Racial and Educational Disparities in Dementia and Dementia-Free Life Expectancy



We estimate life expectancy with and without dementia for Americans 65 years and older by education and race to examine how these stratification systems combine to shape disparities in later-life cognitive health.


Based on the Health and Retirement Study (2000–2014), we use a multivariate, incidence-based life table approach to estimate life expectancy by cognitive health status for race–education groups. The models also simulate group differences in the prevalence of dementia implied by these rates.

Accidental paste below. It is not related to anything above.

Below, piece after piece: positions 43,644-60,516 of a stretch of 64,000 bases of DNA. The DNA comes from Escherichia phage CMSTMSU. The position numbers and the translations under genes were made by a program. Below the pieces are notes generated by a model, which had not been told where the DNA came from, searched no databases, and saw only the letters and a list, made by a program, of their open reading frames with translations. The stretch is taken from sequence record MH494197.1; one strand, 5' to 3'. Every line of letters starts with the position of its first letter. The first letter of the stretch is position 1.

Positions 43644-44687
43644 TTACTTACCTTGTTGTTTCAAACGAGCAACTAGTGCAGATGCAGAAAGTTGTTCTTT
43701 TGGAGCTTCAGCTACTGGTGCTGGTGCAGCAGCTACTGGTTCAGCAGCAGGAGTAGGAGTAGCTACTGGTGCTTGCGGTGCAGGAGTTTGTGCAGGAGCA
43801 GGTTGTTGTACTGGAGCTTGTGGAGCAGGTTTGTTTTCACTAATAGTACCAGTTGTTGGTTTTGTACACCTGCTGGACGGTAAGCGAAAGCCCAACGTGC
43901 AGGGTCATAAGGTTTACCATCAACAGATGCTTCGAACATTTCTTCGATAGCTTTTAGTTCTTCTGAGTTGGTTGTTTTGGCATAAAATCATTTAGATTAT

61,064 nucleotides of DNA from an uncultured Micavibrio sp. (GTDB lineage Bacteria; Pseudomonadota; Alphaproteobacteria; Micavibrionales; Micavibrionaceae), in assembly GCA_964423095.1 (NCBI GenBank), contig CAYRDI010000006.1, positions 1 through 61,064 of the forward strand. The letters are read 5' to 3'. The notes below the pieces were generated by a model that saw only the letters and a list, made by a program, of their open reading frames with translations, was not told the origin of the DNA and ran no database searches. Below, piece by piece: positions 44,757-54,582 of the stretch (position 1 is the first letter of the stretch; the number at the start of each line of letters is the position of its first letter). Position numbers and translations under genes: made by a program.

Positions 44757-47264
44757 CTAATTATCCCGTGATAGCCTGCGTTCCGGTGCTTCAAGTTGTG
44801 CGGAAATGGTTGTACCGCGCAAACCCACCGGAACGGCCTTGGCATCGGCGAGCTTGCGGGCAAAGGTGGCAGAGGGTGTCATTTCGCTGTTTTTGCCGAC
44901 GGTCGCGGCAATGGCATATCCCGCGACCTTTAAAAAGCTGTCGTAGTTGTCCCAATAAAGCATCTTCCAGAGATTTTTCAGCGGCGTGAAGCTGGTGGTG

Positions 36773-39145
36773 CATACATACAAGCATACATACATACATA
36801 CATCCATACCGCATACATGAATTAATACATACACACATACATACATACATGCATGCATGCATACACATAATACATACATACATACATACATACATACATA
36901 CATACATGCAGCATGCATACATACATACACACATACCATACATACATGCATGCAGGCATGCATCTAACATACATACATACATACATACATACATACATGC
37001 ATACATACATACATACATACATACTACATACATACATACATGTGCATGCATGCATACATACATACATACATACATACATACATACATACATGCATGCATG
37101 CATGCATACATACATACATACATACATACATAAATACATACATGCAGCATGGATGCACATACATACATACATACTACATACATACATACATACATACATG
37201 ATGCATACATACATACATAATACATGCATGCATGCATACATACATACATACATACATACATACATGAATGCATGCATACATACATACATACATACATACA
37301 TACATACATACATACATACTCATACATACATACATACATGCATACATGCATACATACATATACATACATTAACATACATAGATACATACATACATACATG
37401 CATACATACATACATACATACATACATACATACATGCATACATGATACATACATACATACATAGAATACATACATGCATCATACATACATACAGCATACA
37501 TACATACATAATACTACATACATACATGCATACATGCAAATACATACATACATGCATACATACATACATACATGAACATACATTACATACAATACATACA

The life table results document notable race–education differences in dementia and dementia-free life expectancy, as well as stark differences in implied dementia prevalence. At each education level, blacks can expect to live more years with dementia and they have significantly higher rates of dementia prevalence. This distribution of disparities in the older population is anchored by 2 groups—blacks without a high school diploma and whites with some college or more.


Dementia experience and dementia burden differ dramatically along race–education lines. Race and education combine to exaggerate disparities and they both have enduring effects. Future research should explicitly consider how race and education combine to influence dementia in the older American population.

The full study is available in The Journals of Gerontology.